Dear Carolyn: Sibling D is going through some mental health and substance abuse challenges and is angry at my parents for their failures while we were growing up. We’ve discussed it, and I sympathize – I went through a long period of anger myself – but I’ve gotten over it without ever directly discussing it with them.
D is demanding an apology, and seems to believe that without one it will be impossible to get healthy.
I don’t want to excuse or ignore my parents’ failures, but demanding an apology under these circumstances feels like emotional blackmail. I have no reason to believe that my parents are the cause of D’s problems or that it would make a difference if they apologized. Selfishly, I have no interest in revisiting my anger or in reopening what I thought was a closed issue for me.
D needs my support and I can’t avoid my parents, so this will come up again. Any suggestions for how to handle it?
A: Ask him why, if he’s so unhappy with your parents’ handling of his past, he wants to put his whole future in their hands, too?
Ideally he’ll understand this without explanation, but if he doesn’t:
Tell him you’ll stipulate to the errors your parents made. Even allow, for the sake of argument, that your parents’ mistakes back then are directly responsible for his challenges now.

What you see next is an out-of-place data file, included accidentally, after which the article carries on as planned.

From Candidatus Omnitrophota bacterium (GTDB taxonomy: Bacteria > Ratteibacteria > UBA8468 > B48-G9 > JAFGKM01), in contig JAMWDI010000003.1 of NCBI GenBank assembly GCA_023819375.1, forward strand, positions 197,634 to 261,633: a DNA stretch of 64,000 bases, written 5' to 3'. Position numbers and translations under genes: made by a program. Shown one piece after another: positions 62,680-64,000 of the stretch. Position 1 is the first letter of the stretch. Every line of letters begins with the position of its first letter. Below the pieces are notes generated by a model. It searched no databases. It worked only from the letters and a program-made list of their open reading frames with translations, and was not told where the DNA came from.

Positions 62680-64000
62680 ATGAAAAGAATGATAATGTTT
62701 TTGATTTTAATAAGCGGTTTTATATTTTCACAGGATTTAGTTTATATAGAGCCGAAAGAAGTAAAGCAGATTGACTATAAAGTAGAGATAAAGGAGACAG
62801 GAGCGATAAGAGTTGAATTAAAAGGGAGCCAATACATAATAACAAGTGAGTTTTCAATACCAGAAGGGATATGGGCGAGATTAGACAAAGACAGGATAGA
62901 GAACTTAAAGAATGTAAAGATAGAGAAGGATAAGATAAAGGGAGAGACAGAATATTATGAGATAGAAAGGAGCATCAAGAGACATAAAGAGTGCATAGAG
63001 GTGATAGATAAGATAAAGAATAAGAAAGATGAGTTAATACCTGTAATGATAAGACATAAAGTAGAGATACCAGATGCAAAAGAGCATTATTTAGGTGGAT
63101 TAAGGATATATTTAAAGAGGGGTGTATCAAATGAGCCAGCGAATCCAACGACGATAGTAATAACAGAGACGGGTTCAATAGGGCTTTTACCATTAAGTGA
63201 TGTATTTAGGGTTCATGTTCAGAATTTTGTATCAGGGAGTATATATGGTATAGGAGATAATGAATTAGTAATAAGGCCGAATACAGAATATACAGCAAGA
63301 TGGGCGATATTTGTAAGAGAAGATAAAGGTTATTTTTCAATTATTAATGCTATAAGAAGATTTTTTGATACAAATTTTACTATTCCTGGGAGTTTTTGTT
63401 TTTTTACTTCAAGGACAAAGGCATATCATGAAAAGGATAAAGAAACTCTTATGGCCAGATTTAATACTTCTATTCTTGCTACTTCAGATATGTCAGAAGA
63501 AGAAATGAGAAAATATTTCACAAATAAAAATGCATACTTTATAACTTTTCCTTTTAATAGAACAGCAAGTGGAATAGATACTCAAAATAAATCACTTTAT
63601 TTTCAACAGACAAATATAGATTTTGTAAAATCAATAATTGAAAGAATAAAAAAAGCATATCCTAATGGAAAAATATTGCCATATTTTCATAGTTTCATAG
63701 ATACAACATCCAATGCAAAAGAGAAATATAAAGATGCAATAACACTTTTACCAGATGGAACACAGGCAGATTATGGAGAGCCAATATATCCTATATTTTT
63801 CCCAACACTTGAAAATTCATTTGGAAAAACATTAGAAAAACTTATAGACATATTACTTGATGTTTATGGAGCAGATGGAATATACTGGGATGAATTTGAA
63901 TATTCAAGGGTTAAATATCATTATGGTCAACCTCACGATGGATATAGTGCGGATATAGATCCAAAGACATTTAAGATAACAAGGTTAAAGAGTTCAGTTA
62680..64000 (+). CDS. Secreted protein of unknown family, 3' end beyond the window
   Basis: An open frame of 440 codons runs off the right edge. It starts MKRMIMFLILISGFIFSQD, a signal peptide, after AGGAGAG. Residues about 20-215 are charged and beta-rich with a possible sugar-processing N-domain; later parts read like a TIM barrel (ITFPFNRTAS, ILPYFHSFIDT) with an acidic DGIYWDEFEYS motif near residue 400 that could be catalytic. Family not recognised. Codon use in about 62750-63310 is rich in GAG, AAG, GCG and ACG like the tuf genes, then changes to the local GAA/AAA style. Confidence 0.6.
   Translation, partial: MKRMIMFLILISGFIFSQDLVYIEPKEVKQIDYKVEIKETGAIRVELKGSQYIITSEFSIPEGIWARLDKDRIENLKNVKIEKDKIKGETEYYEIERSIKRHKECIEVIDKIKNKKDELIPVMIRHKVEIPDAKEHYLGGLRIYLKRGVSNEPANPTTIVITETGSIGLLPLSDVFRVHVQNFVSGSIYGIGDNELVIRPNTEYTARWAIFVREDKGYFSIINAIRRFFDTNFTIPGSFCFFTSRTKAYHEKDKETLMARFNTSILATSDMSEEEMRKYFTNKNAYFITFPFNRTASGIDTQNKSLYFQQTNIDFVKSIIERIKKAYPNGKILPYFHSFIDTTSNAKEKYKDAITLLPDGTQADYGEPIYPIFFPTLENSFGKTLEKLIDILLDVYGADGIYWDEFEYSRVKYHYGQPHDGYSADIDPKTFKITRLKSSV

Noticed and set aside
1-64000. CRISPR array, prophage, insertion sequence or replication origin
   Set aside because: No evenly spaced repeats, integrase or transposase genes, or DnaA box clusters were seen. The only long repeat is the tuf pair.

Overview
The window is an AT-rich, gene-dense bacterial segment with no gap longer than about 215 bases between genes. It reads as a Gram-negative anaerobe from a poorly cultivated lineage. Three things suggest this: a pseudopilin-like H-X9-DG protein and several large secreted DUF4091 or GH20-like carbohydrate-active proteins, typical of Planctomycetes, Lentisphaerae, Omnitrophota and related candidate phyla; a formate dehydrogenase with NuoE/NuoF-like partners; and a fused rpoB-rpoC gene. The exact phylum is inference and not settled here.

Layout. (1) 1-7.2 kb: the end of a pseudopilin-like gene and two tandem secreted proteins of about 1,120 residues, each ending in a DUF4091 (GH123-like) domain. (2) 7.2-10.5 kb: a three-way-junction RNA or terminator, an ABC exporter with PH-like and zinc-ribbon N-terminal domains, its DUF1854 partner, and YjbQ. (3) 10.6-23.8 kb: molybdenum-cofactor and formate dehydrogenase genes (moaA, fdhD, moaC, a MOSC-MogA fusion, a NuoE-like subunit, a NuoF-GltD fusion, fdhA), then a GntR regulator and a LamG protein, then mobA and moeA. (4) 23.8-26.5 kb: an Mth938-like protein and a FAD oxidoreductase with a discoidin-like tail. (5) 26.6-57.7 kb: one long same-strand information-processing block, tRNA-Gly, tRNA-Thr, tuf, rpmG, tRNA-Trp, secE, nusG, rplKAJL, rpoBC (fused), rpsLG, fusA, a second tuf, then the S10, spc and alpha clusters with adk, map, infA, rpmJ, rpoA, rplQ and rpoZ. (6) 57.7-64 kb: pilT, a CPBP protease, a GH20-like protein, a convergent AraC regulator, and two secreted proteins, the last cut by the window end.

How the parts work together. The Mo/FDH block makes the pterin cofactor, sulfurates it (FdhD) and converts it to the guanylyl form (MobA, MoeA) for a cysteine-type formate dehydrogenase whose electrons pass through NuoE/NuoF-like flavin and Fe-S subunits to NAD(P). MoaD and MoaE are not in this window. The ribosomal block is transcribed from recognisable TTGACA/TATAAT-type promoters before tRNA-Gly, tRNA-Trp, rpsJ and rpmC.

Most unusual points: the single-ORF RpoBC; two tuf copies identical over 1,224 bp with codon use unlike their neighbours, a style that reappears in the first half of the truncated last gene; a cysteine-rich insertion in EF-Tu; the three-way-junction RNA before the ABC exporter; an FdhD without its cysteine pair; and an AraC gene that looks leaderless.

Agree that sincere apologies can be transformative.
Then explain the “but.” By demanding one of your parents – and by putting his life or recovery or whatever else on hold till he gets it – he gives them control over his life. Again. And what if they died tomorrow; no health for him, ever?
I realize how hard it is to choose health when feeling wronged, with that awful sense you’re letting the wrongdoers out of jail free. Your brother likely feels ready to wait in perpetuity for your parents to do their share of suffering.
Don’t negate that feeling. Instead, try describing that choice in non-emotionally charged terms: He’s waiting to be fed ambrosia – the apology – though he has no say in when he gets it, if ever. Meanwhile, there are bran flakes that he can serve himself at any time – as in, a decision to accept what he has and make the most of his life.
Almost everyone holds out for the ambrosia at least once, at least for a while, understandably.
You can’t make him stop waiting any more than he can make your parents apologize, but you can understand. And as the brother who chose the bran, you can also attest to how much better you feel since you did.
Reach out to family
Dear Carolyn: I have a former client who I have just learned has midstage Alzheimer’s. I worked for him and his extended family for over 20 years. We parted on friendly terms. I would love to see him and his family again, but I don’t want to be an added burden on his wife. What should I do?
A: Send the wife a note or, even better given the ease of responding, an email. Such low-obligation contact is an emotional lifesaver for people dealing with a major illness. Plus, her response will likely tell you whether a visit would be a blessing or a chore.